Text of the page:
The Great Famine-Genocide in Soviet Ukraine (Holodomor)

Lessons Learned from 1932-33 Horror Haven't Been Forgotten

By Carol Sanders, Winnipeg Free Press
Winnipeg, Manitoba, Canada, November 28, 2003

I remember going to a friend's house after school when I was a kid and her quiet, smiling "baba" pinched my cheeks and offered me freshly baked cookies and bread. The only time I ever heard her Ukrainian grandma raise her voice was when I took a big piece of bread, had one bite and threw the rest in the garbage.

At the time, it seemed like an overreaction. With so much food, what's the big deal?

Thirty years later, I found out. This week I met some of the survivors of the Ukrainian famine-genocide of 1932-33.

When we were children, my friends and I played with Barbies and wasted food; 70 years ago in southern Ukraine, kids were scrounging for scraps of anything edible and were surrounded by people starving to death.

(Click on image to enlarge it)

I'd heard about the famine orchestrated by Communist dictator Joseph Stalin, but didn't feel it until I listened to the people who lived through it. I saw how their experiences shaped them. And how years of official denials, the apathy of other governments and a coverup at the time by a New York Times reporter in Stalin's back pocket kept them from talking about it.

Not long after Stalin succeeded in the collectivization of their farms, closure of their churches and the killing of nearly one-quarter of the population, the young Ukrainians who made it through the "famine" had to deal with Hitler. They were rounded up and sent to work camps in Germany. If they survived till the end of the Second World War, they were placed in displaced persons camps before coming to Canada. In a new country they had to find their way, start their own families and learn to speak English. There was no time to dwell on the past.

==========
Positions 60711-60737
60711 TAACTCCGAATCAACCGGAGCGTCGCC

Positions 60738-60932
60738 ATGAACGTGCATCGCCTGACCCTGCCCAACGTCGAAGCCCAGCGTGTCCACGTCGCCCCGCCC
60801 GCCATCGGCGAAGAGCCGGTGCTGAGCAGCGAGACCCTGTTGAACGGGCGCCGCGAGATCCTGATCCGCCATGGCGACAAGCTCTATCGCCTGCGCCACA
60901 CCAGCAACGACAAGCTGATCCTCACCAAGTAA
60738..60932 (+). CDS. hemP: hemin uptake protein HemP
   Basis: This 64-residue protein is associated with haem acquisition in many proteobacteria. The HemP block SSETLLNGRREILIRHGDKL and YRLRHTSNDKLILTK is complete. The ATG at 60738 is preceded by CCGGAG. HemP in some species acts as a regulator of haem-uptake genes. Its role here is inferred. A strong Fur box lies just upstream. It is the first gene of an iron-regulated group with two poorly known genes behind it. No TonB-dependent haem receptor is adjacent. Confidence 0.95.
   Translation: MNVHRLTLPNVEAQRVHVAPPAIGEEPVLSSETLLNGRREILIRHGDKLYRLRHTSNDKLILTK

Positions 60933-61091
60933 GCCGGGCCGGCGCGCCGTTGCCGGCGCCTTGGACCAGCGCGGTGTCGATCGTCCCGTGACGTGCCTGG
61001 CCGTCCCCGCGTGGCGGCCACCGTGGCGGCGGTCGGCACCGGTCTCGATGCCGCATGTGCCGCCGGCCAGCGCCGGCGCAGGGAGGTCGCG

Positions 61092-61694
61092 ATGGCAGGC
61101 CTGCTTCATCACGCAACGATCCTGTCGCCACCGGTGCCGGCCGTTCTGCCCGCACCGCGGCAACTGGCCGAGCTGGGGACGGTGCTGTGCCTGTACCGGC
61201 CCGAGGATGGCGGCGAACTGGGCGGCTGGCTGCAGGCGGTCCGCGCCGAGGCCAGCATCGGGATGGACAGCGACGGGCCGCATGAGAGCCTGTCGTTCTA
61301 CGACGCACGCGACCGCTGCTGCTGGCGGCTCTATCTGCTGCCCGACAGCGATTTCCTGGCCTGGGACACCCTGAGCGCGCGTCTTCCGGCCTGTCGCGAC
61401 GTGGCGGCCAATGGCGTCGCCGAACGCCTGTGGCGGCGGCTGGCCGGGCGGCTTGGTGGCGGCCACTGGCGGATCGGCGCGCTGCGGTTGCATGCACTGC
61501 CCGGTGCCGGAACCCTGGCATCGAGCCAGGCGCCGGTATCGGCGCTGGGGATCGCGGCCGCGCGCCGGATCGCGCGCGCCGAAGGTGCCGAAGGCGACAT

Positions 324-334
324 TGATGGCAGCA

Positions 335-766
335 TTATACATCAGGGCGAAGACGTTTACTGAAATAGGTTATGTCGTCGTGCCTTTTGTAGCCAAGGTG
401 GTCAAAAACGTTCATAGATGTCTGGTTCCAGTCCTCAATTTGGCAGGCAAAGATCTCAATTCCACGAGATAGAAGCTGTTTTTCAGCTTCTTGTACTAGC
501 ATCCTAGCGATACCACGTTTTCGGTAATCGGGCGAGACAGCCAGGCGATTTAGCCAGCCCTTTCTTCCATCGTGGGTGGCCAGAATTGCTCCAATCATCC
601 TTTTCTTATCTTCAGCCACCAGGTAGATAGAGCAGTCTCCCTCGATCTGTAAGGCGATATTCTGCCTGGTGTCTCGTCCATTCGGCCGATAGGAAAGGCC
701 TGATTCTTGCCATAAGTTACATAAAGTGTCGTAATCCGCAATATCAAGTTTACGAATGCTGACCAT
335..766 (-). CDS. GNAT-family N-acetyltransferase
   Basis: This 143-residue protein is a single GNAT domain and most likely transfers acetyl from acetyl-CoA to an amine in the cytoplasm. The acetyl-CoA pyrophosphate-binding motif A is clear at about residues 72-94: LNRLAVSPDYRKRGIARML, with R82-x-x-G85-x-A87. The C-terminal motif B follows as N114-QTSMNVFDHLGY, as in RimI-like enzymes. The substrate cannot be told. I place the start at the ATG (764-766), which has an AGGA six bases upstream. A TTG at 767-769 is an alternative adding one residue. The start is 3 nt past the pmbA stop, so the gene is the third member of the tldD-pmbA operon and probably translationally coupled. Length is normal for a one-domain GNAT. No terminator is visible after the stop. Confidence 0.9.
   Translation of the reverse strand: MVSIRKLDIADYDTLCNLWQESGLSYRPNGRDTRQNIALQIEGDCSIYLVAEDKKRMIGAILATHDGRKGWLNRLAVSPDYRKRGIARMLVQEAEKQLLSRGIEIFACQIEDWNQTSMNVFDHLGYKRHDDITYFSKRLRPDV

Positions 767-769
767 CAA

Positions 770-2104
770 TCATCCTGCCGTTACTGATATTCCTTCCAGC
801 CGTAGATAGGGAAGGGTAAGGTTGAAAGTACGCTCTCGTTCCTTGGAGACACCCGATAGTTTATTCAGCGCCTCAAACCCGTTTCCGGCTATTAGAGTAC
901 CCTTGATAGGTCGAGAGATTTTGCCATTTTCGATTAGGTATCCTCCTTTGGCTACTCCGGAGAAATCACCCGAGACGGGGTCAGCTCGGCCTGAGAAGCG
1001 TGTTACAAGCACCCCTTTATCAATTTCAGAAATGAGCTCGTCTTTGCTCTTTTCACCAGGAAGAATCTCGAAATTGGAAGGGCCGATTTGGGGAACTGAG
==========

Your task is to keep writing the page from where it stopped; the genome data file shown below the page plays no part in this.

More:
And for decades, no one believed them, so what was the point in discussing it?

Now in their 70s, 80s, and 90s, they can finally take a breath and tell their stories. Some, like 92-year-old Peter Trimpolis of Winnipeg, have written about the famine of 1932-33. Trimpolis's book, My Rocky Road of Life, documents his first-hand account of collectivization of the farms in Ukraine and the adventures and hardships that followed.

Edith Friesen, another Winnipegger, wrote Journey Into Freedom about her mother's experience as one of the many Mennonites living in southern Ukraine who survived the artificial famine.

The man-made disaster isn't an event that's buried in the past. The thriftiness, devotion to family and strong ties to the church as the cultural centre of the community have been passed down through the generations. And the importance of sharing when there's not much to share is another.

Friesen goes back to that part of Ukraine every year and is struck by the kindness of the people, most of whom are living in poverty.

"It's amazing they can still be so generous having experienced that."

This weekend, the Ukrainian community is hosting a symposium on the famine-genocide of 1932-33 at the St. Mary the Protectress Ukrainian Orthodox Cathedral in Winnipeg. It's their chance to tell their story and for us to listen.

For anyone who's wondered about their friend's quiet baba who loves to cook and hates to waste, it's a big deal.